He’s entirely right about Congress’s timidity and impotence. It got lost in the uproar over yesterday’s decision that the Democrats could have easily amended the civil rights laws to outlaw workplace discrimination on the basis of sexual orientation when they enjoyed total control of government in 2009. But that was still years before Barack Obama and various other high-powered liberals were willing to admit publicly that they supported legalizing same-sex marriage, so fearful were Dems of scaring off parts of the new majority they had assembled with sudden moves towards equality for gays. By the same token, Republicans *could* use yesterday’s decision as part of their own campaign message this fall — “give us a congressional majority and we’ll reinstate the right to discriminate!” — but that would be a bad move for two reasons. First, Americans overwhelmingly oppose letting companies fire people for being gay. A YouGov poll last year found the public split 11/73 on the issue, with Republicans at 18/65. Second, and further to Hawley’s point, campaigning on the issue would oblige the GOP to do something about it if they won back the House. And the last thing the GOP wants to do anymore is legislate.
So go figure that Republican senators sound pretty happy about Gorsuch’s opinion today. He took the issue off the table for them! Now they don’t have to worry about Pelosi passing a bill to end workplace discrimination and then pressuring Republicans to choose between annoying social conservatives by passing it and annoying the rest of the country by blocking it.
“It’s important that we recognize that all Americans have equal rights under our Constitution,” Sen. Deb Fischer (R-Neb.) said. “I’m fine with it.”…
“It’s the law of the land. And it probably makes uniform what a lot of states have already done. And probably negates Congress’s necessity for acting,” said Sen. Chuck Grassley (R-Iowa), who ran the Senate Judiciary Committee during Gorsuch’s confirmation. He said he was not disappointed by Gorsuch’s decision. Besides Gorsuch, Chief Justice John Roberts also joined the court’s Democrat-appointed justices in the 6-3 ruling…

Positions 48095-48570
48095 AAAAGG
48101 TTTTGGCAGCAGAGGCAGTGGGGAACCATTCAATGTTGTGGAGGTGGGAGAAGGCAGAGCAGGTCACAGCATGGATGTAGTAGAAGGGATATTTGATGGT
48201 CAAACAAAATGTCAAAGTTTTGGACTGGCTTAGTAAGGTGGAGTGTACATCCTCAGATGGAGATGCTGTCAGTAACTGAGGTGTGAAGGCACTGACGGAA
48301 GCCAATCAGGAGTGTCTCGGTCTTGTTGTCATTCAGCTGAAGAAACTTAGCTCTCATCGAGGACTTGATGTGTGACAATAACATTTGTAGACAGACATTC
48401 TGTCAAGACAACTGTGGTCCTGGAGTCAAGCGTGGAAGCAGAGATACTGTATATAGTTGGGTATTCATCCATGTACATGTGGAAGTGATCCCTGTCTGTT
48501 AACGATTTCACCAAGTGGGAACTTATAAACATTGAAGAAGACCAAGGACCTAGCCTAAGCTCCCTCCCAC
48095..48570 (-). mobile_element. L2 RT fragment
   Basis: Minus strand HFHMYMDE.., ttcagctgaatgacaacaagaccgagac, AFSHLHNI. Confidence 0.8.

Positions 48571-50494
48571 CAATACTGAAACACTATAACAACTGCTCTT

“It demonstrated Gorsuch’s independence,” Senate Majority Whip John Thune said. “The country’s obviously changed a lot on that issue. And I assume that he looked at the facts and the law and that’s the conclusion he came to. And that’s what, when we nominated him and confirmed him, we wanted him to.”
It’s passe to say that SCOTUS is effectively a super-legislator. The salient point is that many members of Congress are happy to have SCOTUS act as a super-legislator, especially if the Court ends up resolving an issue about which a party’s base feels strongly but a majority of voters feel differently. That’s a lose/lose for a legislator. Let the judge handle it! That’s the mentality Hawley’s criticizing, aptly.
One thing about this, though. By declaring that the conservative legal movement has failed (a fine, dramatic, anti-establishmentarian flourish), he’s inescapably accusing Trump of having blown it by picking Gorsuch. Right, right, he can try to shift the blame by claiming that our poor president was merely given bad advice by the treacherous conservative legal movementarians who advised him on the nomination. But when push comes to shove he’s saying that Trump — and Trump’s advisors — can’t be trusted to secure conservatives’ interests with their judicial picks, which was *the* argument on the right for turning out to vote for Trump in 2016 even if you disliked him. I saw social cons grousing on Twitter yesterday that Gorsuch’s decision would cost him the election this fall because now evangelicals had no reason to show up for him. That’s not true — in reality it won’t cost him a single vote — but the underlying critique, that the Trump populist revolution hasn’t delivered on its promises, is a potent set-up for Hawley’s run in 2024. He’ll never be able to make that critique explicitly for fear of angering Trump, but if he can start making it implicitly now it might give him an inside track in the 2024 primaries.
Make no mistake, though. Had he been in the Senate at the time, Hawley would have voted enthusiastically to confirm Gorsuch. Just like he would have voted enthusiastically to confirm John Roberts, for whom he clerked — and who was also in the majority of yesterday’s gay-rights decision. President Hawley’s not going to do anything for you on judges that President Trump hasn’t.